DESCRIPTION: Microhydromys argenteus   is a tiny, grayish-brown mouse with very small eyes. It has a gray tail, slightly shorter than the head and body length, bearing a prominent white distal tail tip. The pelage is soft and very short, measuring 4–5 mm on the midback, as in M. richardsoni ( Tate, 1951)   . The coloration of the body is distinctly paler both above and below than the more blackish fur of M. richardsoni   . The dorsal pelage is pale gray, with pure gray fur bases strongly tipped with brown tones. The venter (from lower lips to tail, including the underside of the limbs) is paler and less brownish, uniformly colored apart from a barely indicated thin whitish line on the midbreast in the holotype. The tail, proportionally shorter than in M. richardsoni   (table 1), is gray proximally (blackish in M. richardsoni   ), with a long distal white tail tip one-third to one-half as long as the tail, sometimes accompanied by further mottling above or below (versus a short, discrete white tail tip about one-quarter of total tail length in extent in M. richardsoni   ). There are 17 tail scales per cm in the midsection of the tail, compared to 15–16 in M. richardsoni   . The dorsal surfaces of the manus and pes are pigmented pale and covered in very short white hairs (compared to short dark hairs in M. richardsoni   , which thus has darker feet). The hind feet average longer than in M.

(UPNG 4310). Photograph by Allen Allison.

richardsoni   (table 1) and appear broader in direct comparisons of skins. Judging from the few available specimens, the ear averages slightly larger than in M. argenteus   (table 1), and is paler gray than in M. richardsoni   . The few available body weights suggest that M. argenteus   is a slightly heavier mouse than M. richardsoni   .

As previously discussed by Flannery (1989), the skulls of the two species of Microhydromys   are very similar ( fig. 3 View Fig ), and detailed comparisons are rendered challenging by the limited material in collections. Only three skulls of M. richardsoni   are available in world museums, and in two of these the braincase is broken posteriorly by characteristic snap-trap damage. Similarly, only two intact skulls of M. argenteus   are yet available. Nevertheless, several compelling craniodental distinctions are apparent in this material, which complement the clear-cut external distinctions that characterize these taxa. The two species of Microhydromys   are more or less equivalent in overall skull size, with M. argenteus   averaging only slightly larger (table 1). This similarity in cranial size renders certain proportional differences between the species obvious. The zygomata are more robustly expanded in M. argenteus   than in M. richardsoni   ( fig. 3 View Fig , table 1). Microhydromys argenteus   has larger auditory bullae than M. richardsoni   , a difference perhaps better appreciated in direct comparisons ( fig. 3 View Fig ) than in tabulated measurements (table 1). Compared to M. richardsoni   , the incisors are more robust in M. argenteus   , though the molars average a touch smaller. In Microhydromys argenteus   the nasals average longer than in M. richardsoni   , though the incisive foramina are slightly shorter (table 1).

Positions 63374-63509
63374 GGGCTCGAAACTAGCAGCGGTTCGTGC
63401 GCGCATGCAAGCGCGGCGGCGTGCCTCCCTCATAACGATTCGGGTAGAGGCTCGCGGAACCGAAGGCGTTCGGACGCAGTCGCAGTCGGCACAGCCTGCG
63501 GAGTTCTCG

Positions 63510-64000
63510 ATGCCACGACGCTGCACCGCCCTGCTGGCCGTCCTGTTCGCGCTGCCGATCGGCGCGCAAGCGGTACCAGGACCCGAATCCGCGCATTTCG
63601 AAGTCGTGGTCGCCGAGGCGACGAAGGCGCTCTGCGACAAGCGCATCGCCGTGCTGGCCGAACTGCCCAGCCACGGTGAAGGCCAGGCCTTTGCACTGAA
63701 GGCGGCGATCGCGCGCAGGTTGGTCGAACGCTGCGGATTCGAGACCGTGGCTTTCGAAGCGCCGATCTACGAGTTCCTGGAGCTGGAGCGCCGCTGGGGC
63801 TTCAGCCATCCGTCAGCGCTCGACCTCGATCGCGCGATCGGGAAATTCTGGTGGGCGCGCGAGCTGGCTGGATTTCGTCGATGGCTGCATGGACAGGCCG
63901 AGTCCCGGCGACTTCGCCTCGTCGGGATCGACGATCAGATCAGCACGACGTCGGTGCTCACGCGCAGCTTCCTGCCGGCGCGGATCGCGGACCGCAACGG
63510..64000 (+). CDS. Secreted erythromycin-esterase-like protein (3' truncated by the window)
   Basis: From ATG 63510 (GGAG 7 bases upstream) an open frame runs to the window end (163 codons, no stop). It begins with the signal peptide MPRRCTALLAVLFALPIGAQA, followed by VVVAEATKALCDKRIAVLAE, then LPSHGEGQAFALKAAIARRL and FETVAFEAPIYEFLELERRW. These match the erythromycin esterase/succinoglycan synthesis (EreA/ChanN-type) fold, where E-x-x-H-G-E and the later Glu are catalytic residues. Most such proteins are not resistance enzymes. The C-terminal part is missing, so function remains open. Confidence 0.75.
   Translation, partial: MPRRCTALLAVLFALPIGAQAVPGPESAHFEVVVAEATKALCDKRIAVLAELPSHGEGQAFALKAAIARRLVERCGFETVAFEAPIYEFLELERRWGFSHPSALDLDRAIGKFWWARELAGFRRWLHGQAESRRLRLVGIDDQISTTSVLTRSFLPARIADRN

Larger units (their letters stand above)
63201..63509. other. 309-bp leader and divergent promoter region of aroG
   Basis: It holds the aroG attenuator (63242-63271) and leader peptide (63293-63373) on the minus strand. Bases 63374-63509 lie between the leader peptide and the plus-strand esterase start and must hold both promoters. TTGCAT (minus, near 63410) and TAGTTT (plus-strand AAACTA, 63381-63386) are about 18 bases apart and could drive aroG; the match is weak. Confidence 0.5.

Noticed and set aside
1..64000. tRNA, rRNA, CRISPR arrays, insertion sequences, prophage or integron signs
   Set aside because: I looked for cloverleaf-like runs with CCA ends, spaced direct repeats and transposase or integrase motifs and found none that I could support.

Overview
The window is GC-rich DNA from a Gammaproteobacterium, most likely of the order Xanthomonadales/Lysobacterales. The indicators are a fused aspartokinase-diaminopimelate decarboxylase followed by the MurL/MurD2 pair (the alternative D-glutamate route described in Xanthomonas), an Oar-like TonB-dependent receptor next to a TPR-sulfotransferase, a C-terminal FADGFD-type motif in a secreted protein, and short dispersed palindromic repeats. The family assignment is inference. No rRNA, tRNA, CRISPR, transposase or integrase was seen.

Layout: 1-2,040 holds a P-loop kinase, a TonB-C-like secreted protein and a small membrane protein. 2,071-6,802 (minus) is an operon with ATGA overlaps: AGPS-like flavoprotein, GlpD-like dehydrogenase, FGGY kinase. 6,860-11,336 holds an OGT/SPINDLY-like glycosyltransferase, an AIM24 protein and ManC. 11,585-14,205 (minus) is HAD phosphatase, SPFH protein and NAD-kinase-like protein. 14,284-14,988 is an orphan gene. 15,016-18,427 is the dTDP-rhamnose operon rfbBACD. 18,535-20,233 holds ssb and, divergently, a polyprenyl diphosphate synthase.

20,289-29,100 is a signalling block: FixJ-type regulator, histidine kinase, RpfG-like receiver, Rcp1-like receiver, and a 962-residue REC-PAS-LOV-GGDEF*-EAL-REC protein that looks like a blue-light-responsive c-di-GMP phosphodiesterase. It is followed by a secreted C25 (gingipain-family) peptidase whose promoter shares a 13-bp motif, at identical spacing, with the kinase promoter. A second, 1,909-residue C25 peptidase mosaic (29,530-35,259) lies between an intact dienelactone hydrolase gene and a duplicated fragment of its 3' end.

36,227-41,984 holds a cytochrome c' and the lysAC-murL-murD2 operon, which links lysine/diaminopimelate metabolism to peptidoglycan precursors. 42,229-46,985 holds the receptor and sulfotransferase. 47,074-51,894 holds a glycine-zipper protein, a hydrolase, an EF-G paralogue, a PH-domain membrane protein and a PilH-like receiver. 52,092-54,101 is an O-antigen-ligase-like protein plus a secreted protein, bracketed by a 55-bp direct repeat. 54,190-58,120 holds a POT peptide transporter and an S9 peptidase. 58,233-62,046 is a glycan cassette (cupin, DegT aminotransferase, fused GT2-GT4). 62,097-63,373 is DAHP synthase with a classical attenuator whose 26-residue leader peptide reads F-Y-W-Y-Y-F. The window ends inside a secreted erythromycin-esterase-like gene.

NATURAL HISTORY: According to its label, the holotype of Microhydromys argenteus   was snap-trapped in ‘‘secondary forest – eucalypt savannah’’ on the Sogeri Plateau, an interesting indication that this species is not confined to mature forest formations ( Flannery, 1995).

The specimen of M. argenteus   from Mt. Sisa was live-trapped (in an Elliot/Sherman trap) by Dwyer on the ‘‘Magidobo grid’’ (Dwyer, field notes), a locality described as ‘‘primary forest with some tree fall dating from a storm two years before’’ ( Dwyer, 1984: 30). The Magidobo grid was trapped by Dwyer for three or four consecutive nights on 11 occasions between February 1979 and February 1980, with a total of 80 traps set per night (equal numbers of wire mesh and Elliot type traps, ‘‘nearly always baited with sweet potato’’; ibid.). No other moss-mice were collected at the site, which was revisited by Aplin in 1985 and characterized as typical lower montane forest (K. Aplin, field notes). Only one other moss-mouse, Pseudohydromys sandrae Helgen and Helgen, 2009   , is recorded from Mt Sisa (a distinctive species known only from the holotype, obtained by Dwyer at around 850 m in hill forest; Helgen and Helgen, 2009). Syntopy between this species and M. argenteus   seems likely but remains to be demonstrated. Further information on Mt Sisa and its various forest communities was provided by Dwyer (1990).